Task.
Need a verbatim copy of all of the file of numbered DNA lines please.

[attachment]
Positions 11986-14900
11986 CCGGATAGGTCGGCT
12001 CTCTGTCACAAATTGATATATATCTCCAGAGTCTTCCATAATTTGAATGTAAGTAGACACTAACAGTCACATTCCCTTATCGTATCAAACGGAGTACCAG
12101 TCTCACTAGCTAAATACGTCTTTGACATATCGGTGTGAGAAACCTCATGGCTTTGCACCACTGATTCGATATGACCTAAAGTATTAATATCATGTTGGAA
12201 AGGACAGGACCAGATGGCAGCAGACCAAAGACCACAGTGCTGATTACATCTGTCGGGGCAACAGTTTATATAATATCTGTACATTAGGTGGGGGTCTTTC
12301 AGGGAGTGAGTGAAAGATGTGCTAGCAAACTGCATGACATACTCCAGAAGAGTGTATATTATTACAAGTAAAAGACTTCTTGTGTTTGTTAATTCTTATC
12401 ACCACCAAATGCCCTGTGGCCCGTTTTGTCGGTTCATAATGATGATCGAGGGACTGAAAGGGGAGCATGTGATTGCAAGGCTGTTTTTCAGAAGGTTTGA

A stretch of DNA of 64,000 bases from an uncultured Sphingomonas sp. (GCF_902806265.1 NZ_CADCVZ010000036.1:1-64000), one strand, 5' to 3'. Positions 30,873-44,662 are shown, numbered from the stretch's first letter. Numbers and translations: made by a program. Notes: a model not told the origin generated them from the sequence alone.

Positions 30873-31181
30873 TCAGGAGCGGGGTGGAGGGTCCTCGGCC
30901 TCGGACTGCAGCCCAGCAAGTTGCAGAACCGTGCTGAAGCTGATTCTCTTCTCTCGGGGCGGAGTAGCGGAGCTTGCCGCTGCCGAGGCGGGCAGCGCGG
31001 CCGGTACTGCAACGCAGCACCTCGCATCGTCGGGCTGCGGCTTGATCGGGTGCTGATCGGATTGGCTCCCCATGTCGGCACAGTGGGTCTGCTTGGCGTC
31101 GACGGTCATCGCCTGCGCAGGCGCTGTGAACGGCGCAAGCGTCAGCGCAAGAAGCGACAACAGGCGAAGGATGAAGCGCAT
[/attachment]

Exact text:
Positions 11986-14900
11986 CCGGATAGGTCGGCT
12001 CTCTGTCACAAATTGATATATATCTCCAGAGTCTTCCATAATTTGAATGTAAGTAGACACTAACAGTCACATTCCCTTATCGTATCAAACGGAGTACCAG
12101 TCTCACTAGCTAAATACGTCTTTGACATATCGGTGTGAGAAACCTCATGGCTTTGCACCACTGATTCGATATGACCTAAAGTATTAATATCATGTTGGAA
12201 AGGACAGGACCAGATGGCAGCAGACCAAAGACCACAGTGCTGATTACATCTGTCGGGGCAACAGTTTATATAATATCTGTACATTAGGTGGGGGTCTTTC
12301 AGGGAGTGAGTGAAAGATGTGCTAGCAAACTGCATGACATACTCCAGAAGAGTGTATATTATTACAAGTAAAAGACTTCTTGTGTTTGTTAATTCTTATC
12401 ACCACCAAATGCCCTGTGGCCCGTTTTGTCGGTTCATAATGATGATCGAGGGACTGAAAGGGGAGCATGTGATTGCAAGGCTGTTTTTCAGAAGGTTTGA

A stretch of DNA of 64,000 bases from an uncultured Sphingomonas sp. (GCF_902806265.1 NZ_CADCVZ010000036.1:1-64000), one strand, 5' to 3'. Positions 30,873-44,662 are shown, numbered from the stretch's first letter. Numbers and translations: made by a program. Notes: a model not told the origin generated them from the sequence alone.

Positions 30873-31181
30873 TCAGGAGCGGGGTGGAGGGTCCTCGGCC
30901 TCGGACTGCAGCCCAGCAAGTTGCAGAACCGTGCTGAAGCTGATTCTCTTCTCTCGGGGCGGAGTAGCGGAGCTTGCCGCTGCCGAGGCGGGCAGCGCGG
31001 CCGGTACTGCAACGCAGCACCTCGCATCGTCGGGCTGCGGCTTGATCGGGTGCTGATCGGATTGGCTCCCCATGTCGGCACAGTGGGTCTGCTTGGCGTC
31101 GACGGTCATCGCCTGCGCAGGCGCTGTGAACGGCGCAAGCGTCAGCGCAAGAAGCGACAACAGGCGAAGGATGAAGCGCAT